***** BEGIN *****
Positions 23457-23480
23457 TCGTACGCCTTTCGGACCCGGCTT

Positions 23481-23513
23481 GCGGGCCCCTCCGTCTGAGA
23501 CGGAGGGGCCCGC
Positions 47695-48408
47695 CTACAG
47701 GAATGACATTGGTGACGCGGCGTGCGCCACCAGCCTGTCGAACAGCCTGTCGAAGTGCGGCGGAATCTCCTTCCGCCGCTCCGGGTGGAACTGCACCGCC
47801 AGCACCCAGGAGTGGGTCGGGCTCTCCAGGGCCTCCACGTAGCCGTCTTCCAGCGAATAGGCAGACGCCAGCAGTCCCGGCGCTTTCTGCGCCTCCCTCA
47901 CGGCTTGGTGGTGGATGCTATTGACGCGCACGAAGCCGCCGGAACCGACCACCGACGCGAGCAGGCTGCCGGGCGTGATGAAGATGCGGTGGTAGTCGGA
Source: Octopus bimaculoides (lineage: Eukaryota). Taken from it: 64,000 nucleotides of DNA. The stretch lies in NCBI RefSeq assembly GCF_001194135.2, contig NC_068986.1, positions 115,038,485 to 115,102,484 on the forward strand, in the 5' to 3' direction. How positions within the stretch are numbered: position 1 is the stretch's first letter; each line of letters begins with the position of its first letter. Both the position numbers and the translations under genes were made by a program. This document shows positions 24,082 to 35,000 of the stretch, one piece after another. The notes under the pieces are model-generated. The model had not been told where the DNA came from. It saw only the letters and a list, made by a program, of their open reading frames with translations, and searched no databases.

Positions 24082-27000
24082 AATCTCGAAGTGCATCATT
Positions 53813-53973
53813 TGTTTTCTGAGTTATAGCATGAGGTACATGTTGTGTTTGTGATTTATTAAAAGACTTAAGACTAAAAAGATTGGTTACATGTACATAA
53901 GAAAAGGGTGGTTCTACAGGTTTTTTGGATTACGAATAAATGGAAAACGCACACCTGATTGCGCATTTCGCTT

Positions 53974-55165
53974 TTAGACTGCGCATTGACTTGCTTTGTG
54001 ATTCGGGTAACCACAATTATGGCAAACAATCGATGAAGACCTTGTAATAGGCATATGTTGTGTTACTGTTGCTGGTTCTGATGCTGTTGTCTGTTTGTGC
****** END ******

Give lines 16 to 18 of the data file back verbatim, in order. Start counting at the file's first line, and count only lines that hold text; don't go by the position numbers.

53901 GAAAAGGGTGGTTCTACAGGTTTTTTGGATTACGAATAAATGGAAAACGCACACCTGATTGCGCATTTCGCTT

Positions 53974-55165
53974 TTAGACTGCGCATTGACTTGCTTTGTG